The Project Logs are essential but here is another tip that will not eat up any of your time or your foreman's time: Ask your customer to email you all questions or requests. I know you have email or you would not be reading this. Email is best automatic correspondence device. It marks the exact time and is an exact quote of whatever your customer wants or wants to know about. Email is the contractors best friend and it can bail you out of major disagreements if you can force your customers to use it. The fact is that when you get a cell phone call while you are trying to load a bobcat you are going to forget a certain percentage of the conversation. Very simply ask the caller to shoot you an email because you can't write the message down at the moment. This is the best habit you can get in; avoid blindly discussing project details when you are ill prepared to do so; the customer has the advantage in those scenarios because they prepared prior to calling you. Remember , whatever you say will be held against you when the customer is looking for free add on.

When you follow those basic steps you will have important reference tools for an argument, should one occur. The reality is that doing these things avoids arguments and misunderstandings. There is still the question of how to handle a customer that has a passive aggressive technique of pushing you into a bad position. You have to be tough and calm in these situations - a fight with the customer will never help you finish the job or get paid - never. If you can, avoid making any decisions at the moment a customer corners you. The reality is that a customer can and will develop a strategy to confront you on something you have not thought about and had no intention of providing. Being caught off guard often causes us to simply give in to requests because we feel nervous or unprepared. Listen to all requests, if you do not feel comfortable explaining any answers - then reply: "please let me review my notes and I will call you from the office" or "its a good question, let me review it with the boss and find out".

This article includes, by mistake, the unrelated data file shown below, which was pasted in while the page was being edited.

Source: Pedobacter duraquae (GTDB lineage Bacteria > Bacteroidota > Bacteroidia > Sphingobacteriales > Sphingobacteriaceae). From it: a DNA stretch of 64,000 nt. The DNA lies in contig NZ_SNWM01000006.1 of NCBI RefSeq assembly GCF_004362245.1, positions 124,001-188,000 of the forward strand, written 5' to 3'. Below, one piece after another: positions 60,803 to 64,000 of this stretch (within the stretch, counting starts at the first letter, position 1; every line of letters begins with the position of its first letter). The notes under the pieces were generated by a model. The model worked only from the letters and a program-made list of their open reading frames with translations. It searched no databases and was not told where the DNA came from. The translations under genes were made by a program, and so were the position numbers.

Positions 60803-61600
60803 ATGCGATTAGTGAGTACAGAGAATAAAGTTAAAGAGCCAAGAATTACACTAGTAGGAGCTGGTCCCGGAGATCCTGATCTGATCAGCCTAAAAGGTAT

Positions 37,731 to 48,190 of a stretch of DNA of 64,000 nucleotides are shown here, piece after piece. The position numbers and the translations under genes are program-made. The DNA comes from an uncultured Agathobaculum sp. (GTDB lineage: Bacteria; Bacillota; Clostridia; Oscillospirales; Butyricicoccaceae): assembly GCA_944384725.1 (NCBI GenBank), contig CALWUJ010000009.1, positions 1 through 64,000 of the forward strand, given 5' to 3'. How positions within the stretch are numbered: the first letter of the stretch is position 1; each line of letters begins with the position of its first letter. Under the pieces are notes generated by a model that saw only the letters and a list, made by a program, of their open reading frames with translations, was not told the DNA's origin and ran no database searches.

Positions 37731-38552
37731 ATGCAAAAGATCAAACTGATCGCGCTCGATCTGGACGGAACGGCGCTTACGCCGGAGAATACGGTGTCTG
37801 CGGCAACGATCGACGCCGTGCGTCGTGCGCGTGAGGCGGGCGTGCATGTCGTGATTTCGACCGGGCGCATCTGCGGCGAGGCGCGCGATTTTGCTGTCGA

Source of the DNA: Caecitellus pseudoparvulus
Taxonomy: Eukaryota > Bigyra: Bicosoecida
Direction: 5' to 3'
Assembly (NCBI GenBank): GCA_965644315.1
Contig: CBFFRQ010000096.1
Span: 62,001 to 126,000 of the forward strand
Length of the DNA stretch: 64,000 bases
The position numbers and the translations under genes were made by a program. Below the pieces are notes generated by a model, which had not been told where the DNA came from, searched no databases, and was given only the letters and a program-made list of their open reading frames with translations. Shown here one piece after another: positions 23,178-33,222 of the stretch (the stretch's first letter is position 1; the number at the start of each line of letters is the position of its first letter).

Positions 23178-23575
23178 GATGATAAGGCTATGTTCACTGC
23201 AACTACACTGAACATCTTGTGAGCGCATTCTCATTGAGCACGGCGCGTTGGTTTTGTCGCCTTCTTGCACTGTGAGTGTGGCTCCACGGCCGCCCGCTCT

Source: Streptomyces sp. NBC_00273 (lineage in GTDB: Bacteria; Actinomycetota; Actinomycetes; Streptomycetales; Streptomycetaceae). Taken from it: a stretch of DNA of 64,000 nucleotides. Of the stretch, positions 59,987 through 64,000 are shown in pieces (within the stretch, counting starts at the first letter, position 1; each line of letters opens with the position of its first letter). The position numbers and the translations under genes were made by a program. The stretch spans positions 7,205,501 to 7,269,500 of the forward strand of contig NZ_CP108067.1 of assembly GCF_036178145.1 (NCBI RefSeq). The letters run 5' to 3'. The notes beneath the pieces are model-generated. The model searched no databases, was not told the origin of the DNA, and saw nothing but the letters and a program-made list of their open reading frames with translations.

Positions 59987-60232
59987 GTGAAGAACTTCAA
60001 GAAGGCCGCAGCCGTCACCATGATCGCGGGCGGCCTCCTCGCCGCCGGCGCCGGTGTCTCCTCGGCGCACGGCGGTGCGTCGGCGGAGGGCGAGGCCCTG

(SIDENOTE: Its always to your benefit to have a secret evil boss). If you can buy yourself some time you can make a better decision about throwing in the strike latch or presenting your customer with evidence that they chose the fork latch and what the change order amount would be "to add that item to the project". The reality is that sometimes you must throw something in to close out a job. When you provide anything beyond your agreement but decide not to charge for it- send your customer an invoice with the description of the extra work, the fair value price, and then credit the account for a reason such as "good customer discount". It is vital that the customer see what the value of the "free" service was. This encourages them to not actually think its free - reasonable people do not expect free things; they just want a good deal.

Again, unexpected events will occur on every job site and you must protect your company. We know this will happen - when it does:RELAX and do not take personal blame for not having Wizardly foresight. Use your notes and collection of correspondence to prove yourself right; you deserve to be paid for extra work. But are your employees doing extra work without you knowing??? Stay tuned to the Wizard, that article is coming soon.

For a far more detailed experience on the topic The Fence Wizard recommends these books:
Contractor's Guide to Change Orders
Construction Daily Project Log for Construction & Maintenance


Anonymous said...